The methodology used is a case study design and the collected data consists of interviews in the beginning of the project and in the end of the three years, observations during the project and texts produced by some of the teachers concerning their own driven mini-project. The case is an "intrinsic case study (Stake, 2006. p. 3) ie there is an intrinsic, immanent, interest in the case. The case is the upper secondary school included in the project VBRUS (The world's best regional education system) and therefore chosen for this case study. The case study is suitable when the empirical material and research question, in this paper, aims to investigate a phenomenon where the boundary between the phenomenon and the contextual factors and conditions of the phenomenon are not clear (Yin, 1994). The study is seeking deeper knowledge of events in the present, focusing on the how questions (Yin, 2007) and the causal relationship to what happens (Stake, 2006) and seeking knowledge of the specific, not to strive to generalize the results (Stake, 1995). A holistic case design is used though the survey unit is studied from a more global perspective than from embedded units that is the analyses is on the organization level and not at a individual level. Benefits according to Yin (1994) is "The holistic design is advantageous when no logical subunits can be identified and when the relevant theory underlying the case study is itself of holistic nature." (p.41)

 

Expected outcomes/results 

There are some preliminary tendencies, but it is still research in progress. I hope to give a more complete picture in the paper at the conference. The preliminary tendencies are that the mini- projects have contributed to the improvement of the school, it has forced the teachers to see themselves as part of something bigger, not only as a leader in the classroom. School improvement is something they say they own today. It is, according to them, not only a matter of initiative the headmaster takes, it is a whole school responsibility. In that sense, the mini-projects has smoothed out "the peaks of leadership". As for the way in which the mini-project have helped to increase the teacher's leadership, they feel mandatory to operate in their own field. The project has become a driving force, a whip on the need to pursue. The mini-projects have given them time, mandate and legitimacy to invest in their own ideas. The motivation has been kept alive by the continuous meetings among colleagues. Although al of the teachers has not initially bought the idea of running a mini-project and a lot of time and energy was wasted at finding a perfect project. There are many good ideas that have emerged from the mini-projects and there are an experience to build on in the future. Now the school have a foundation of knowledge about other teachers’ projects and it is a source of inspiration. It has become easier to express what the school is doing and what the school is good at and it simplifies the marketing of the school.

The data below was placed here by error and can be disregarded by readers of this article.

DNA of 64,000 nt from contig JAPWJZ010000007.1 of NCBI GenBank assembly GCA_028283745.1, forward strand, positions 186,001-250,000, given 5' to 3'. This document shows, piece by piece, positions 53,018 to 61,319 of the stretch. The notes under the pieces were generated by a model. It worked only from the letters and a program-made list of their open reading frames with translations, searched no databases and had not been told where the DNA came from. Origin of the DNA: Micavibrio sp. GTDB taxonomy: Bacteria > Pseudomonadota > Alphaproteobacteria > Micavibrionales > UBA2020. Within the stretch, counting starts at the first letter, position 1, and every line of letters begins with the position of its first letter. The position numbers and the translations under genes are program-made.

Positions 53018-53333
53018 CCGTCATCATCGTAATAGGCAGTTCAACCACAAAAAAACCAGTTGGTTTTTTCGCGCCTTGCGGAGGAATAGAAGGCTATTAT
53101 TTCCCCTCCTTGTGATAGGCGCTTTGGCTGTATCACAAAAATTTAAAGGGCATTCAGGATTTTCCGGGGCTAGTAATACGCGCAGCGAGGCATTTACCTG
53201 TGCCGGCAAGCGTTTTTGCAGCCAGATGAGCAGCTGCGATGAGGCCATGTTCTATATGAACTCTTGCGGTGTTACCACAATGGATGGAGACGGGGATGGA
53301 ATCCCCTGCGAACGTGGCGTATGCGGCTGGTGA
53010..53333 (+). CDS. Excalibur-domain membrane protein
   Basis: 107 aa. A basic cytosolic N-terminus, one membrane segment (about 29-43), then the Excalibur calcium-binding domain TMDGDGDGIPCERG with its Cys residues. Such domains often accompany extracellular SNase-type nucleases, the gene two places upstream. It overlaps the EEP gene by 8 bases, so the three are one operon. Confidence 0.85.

Intent of publication 

The purpose of the paper is that after the conferences valuable feedback rewrite the paper to an article for publication.

 

References 

 

Björkman, C. (2008). Internal capacities for school improvement: headmasters' views in Swedish secondary schools. Diss. Umeå: Umeå universitet, 2008. Umeå.

Fullan, M. (2001). The New Meaning of Educational Change. London: Routledge Falmer.

 

Harris, A. 2003. Teacher leadership: a new orthodoxy? In Davies, B. & West-Burnham, J. (red.) (2003). Handbook of educational leadership and management. London: Pearson Education.

 

Harris, A. & Muijs, D. (2005). Improving schools through teacher leadership. Maidenhead: Open University Press.

 

Moos, L. (2013). Postlude:Wrap Upo f the Argument. In Moos, L. (red.) (2013). Transnational influences on values and practices in Nordic educational leadership: is there a Nordic model?. Dordrecht: Springer.

 

Muijs, D & Harris, A. (2006) Teacher led school improvement: Teacher leadership in the UK. TEACHING AND TEACHER EDUCATION, 22 (8). pp. 961-972.

 

Stake, R. E. (1995). The art of Case Study research. Thousand Oaks London New Delhi: SAGE Publications.

 

Stake, R. E. (2006). Multiple Case Study Analysis. New York, London: The Guilford Press.

 

Yin, R. K. (2007). Fallstudier: design och genomförande. (P. Söderholm övers.). Malmö: Liber

 

Yin, R.K. (1994). Case study research: design and methods. (2. ed.) Thousand Oaks, CA: Sage.

 

 

Place, publisher, year, edition, pages
2016.
Keyword [en]
teacher’s leadership, mini-project, internal capacities for school improvement
National Category
Educational Sciences
Identifiers
URN: urn:nbn:se:miun:diva-29890OAI: oai:DiVA.org:miun-29890DiVA: diva2:1066680
Conference
ECER 2016 "Leading Education: The Distinct Contributions of Educational Research and Researchers", Dublin, 23 to 26 August, 2016
Available from: 2017-01-18 Created: 2017-01-18 Last updated: 2017-01-19Bibliographically approved